“There has always been a worry for the students at Spring Hill and Yorkville about emergency crews reaching them in case of a crisis,” Jones added. “None of our schools are designed with a lobby that prevents people from coming into our school. There are lots of concerns among the community and the parents in regard to the safety of our children.”
“Our main focus is for our students. However, it won’t only impact our students, but would positively impact our staff and our community,” Jones continued. “Consolidation would allow for fewer preps [individual, different courses] for teachers, which, in turn, would help with teacher retention. We’re losing lots of teachers to neighboring schools and school districts because of the fact that they’re having to teach multiple subjects or multiple preps. Some of our teachers are having to travel now, and that’s causing some of them to look for other opportunities in other places.”
Jones added that the group felt consolidation would allow for an increase in the salaries of teachers and increased benefits, as well as provide parents with Preschool and Early Childhood Care programs.
The Board was not opposed to the group’s request for a feasibility study, but agreed that there were a lot of variables that would have to be taken into consideration.
“I’m sure there are companies that have done this in the past with the resources to look at your infrastructure, available land and the cost,” said Board Chairman Tom Lannom. “Or, they may tell you, it may not be the right thing right now, but when it gets to this point, you need to start looking at it…when enrollment at any school gets below this point. In Dyer, I think they’re almost at capacity. You’ve got both ends of the spectrum. Does it make more sense to renovate part of Dyer since they’re at capacity? You would need a feasibility study that would do the whole package and compare.”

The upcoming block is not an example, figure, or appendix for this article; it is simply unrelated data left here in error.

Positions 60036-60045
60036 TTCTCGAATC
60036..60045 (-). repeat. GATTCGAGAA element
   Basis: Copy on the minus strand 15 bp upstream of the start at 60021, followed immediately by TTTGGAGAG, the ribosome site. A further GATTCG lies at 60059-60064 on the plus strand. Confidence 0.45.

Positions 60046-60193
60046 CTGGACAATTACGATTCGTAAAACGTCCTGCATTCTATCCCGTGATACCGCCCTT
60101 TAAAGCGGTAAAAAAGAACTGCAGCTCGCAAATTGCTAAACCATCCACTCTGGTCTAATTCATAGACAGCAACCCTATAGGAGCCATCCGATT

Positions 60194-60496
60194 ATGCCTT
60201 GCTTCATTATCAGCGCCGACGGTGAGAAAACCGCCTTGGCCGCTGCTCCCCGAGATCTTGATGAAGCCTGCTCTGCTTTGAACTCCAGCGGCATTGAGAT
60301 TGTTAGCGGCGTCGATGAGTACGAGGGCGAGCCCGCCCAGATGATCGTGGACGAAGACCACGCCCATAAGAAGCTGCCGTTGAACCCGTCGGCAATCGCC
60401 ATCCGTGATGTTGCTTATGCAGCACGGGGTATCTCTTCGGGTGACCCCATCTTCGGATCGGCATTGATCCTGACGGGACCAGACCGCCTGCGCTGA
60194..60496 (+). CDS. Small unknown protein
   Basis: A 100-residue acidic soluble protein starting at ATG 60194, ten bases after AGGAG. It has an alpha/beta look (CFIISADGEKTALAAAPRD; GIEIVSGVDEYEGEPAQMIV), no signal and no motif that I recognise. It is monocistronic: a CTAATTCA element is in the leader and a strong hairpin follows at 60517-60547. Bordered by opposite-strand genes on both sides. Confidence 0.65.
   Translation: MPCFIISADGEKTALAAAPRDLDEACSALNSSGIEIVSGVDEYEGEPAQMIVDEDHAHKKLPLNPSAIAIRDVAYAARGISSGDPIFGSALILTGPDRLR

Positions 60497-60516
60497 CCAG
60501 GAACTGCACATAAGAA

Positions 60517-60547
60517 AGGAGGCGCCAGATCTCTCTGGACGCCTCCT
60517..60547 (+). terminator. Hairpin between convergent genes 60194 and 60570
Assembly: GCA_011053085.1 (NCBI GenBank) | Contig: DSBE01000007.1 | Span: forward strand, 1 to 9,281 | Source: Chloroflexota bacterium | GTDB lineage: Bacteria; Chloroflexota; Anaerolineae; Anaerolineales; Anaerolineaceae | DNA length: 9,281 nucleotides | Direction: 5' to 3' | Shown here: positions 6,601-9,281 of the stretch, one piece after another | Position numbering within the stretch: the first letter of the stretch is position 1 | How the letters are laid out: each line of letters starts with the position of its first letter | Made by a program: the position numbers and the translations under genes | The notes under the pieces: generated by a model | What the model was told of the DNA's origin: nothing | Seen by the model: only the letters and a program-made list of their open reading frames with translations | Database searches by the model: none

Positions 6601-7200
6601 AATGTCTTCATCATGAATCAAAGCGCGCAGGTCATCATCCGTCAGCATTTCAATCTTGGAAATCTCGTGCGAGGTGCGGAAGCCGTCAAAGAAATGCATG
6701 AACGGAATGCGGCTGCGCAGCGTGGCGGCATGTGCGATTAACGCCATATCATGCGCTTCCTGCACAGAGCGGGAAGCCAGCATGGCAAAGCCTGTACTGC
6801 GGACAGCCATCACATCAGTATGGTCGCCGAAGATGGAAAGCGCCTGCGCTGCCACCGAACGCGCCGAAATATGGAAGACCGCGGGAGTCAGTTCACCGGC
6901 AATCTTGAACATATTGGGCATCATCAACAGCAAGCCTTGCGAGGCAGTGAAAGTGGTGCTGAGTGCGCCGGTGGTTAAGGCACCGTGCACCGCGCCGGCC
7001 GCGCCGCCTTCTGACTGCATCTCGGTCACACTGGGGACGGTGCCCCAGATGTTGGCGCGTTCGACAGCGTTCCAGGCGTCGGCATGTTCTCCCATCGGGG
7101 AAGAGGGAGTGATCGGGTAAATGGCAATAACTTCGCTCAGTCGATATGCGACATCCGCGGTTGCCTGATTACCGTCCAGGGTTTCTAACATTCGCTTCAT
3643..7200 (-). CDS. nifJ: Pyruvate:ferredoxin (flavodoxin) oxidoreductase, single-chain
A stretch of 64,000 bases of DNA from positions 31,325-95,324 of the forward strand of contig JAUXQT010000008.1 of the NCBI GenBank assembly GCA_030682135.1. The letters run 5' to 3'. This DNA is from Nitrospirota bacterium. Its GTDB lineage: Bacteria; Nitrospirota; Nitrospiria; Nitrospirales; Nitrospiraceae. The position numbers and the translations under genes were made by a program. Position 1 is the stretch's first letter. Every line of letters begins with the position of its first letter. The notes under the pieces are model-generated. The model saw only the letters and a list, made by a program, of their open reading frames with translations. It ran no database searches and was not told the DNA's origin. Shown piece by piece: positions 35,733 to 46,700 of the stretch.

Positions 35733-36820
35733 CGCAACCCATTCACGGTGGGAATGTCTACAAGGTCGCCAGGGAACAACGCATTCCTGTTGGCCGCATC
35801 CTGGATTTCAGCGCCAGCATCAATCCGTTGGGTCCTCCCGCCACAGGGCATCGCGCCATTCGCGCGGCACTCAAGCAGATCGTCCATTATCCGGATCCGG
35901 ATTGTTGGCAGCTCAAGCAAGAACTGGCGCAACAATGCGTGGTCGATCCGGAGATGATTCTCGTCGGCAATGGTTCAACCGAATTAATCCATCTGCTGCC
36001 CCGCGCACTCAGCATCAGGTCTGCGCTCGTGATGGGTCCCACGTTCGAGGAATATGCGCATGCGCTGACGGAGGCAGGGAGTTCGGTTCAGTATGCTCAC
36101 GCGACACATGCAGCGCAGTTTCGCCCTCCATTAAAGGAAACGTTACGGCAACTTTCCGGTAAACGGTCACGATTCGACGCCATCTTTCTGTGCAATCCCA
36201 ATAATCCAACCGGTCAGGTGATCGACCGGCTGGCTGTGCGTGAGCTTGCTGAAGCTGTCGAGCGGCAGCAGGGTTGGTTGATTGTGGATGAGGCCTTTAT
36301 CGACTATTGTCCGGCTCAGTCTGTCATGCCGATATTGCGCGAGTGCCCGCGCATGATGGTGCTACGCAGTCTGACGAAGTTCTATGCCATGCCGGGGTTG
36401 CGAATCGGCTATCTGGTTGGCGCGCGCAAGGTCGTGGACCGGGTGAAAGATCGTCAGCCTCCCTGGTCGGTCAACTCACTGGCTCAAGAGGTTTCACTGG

“Feasible doesn’t equal best,” said Board member John Campbell. “Of course it would be cheaper with one facility, having everything under one roof, but just because it’s feasible and we would be saving money, that doesn’t mean it’s going to benefit the whole community. The worst thing that could happen to these small towns many years ago was to have the factories plucked out of them. The factory plucked up and towns are kind of drying up now, so plucking the school out, too, that’s a big step. There’s a whole lot of data that isn’t going to show up in a feasibility study.”
Cassie Prestininzi, a member of the group, added that she felt the affected GCSSD staff and community members needed to be polled to determine their opinion.
Chairman Lannom suggested that the GCSSD seek out a representative from such a company to meet with the Board in the future to discuss what the study should cover. In the meantime, the Board will hold a work session next month to research and discuss the matter further.
“I think it’s information that we, as a Board, need to know,” he said. “It may tell us something that we need to look out for.”